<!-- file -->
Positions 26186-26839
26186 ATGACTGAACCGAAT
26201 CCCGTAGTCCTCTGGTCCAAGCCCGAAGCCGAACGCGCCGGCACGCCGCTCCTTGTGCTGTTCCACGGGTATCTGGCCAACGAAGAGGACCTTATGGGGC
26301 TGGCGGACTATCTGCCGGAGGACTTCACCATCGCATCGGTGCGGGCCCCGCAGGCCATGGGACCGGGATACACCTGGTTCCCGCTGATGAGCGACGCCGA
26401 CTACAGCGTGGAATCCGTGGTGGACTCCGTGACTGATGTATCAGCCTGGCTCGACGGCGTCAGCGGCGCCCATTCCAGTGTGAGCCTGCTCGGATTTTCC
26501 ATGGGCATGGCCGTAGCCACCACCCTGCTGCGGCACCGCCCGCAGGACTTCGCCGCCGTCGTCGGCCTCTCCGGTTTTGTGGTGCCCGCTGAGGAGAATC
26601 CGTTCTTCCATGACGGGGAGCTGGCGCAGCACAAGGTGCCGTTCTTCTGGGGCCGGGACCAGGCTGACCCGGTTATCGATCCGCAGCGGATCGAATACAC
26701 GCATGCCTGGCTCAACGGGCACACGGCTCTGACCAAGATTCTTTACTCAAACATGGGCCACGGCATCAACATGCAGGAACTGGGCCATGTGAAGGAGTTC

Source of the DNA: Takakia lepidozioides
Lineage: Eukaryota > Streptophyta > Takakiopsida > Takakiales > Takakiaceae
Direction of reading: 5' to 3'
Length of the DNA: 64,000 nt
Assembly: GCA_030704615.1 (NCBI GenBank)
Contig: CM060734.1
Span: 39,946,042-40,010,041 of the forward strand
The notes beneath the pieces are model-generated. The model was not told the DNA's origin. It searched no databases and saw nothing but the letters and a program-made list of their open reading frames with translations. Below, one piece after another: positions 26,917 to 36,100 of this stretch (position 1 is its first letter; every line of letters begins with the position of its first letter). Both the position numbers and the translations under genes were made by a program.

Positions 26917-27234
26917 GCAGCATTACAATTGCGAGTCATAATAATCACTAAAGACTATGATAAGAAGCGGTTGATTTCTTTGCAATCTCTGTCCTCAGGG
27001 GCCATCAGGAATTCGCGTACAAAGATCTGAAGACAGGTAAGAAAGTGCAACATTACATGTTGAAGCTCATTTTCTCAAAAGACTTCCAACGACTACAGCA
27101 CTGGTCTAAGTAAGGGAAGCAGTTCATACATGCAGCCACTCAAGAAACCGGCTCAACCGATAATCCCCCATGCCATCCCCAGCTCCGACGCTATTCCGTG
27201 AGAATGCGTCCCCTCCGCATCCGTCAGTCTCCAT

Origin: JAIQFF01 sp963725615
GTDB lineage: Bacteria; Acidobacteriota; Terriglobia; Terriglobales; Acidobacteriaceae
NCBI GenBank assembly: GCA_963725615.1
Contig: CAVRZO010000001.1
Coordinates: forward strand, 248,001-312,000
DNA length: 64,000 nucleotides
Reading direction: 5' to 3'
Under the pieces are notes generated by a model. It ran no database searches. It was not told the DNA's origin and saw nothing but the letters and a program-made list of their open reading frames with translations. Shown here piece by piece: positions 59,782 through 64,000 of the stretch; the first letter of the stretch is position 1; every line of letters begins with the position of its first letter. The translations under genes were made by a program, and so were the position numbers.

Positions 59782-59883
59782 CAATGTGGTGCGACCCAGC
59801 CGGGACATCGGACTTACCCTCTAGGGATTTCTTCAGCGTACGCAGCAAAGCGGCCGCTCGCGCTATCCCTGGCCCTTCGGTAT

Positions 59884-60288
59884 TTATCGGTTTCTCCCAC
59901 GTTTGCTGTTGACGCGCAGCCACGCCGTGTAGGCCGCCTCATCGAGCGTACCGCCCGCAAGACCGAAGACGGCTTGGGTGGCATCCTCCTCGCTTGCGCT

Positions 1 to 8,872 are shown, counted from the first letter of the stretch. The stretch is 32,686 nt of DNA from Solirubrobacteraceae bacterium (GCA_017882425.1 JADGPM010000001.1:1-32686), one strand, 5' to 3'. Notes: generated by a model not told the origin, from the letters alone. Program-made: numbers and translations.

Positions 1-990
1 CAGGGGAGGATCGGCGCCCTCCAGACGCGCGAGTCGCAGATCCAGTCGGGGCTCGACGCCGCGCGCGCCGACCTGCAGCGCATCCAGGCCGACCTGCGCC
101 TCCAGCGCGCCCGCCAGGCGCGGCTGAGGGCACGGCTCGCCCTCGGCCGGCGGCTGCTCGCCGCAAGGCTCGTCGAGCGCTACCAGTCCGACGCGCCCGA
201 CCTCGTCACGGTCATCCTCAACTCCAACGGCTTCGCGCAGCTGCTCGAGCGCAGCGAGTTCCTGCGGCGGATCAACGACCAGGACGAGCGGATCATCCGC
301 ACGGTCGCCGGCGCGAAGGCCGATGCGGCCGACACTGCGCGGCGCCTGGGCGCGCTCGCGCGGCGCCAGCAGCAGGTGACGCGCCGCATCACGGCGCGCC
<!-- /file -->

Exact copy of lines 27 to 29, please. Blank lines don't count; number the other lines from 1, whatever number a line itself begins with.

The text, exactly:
DNA length: 64,000 nucleotides
Reading direction: 5' to 3'
Under the pieces are notes generated by a model. It ran no database searches. It was not told the DNA's origin and saw nothing but the letters and a program-made list of their open reading frames with translations. Shown here piece by piece: positions 59,782 through 64,000 of the stretch; the first letter of the stretch is position 1; every line of letters begins with the position of its first letter. The translations under genes were made by a program, and so were the position numbers.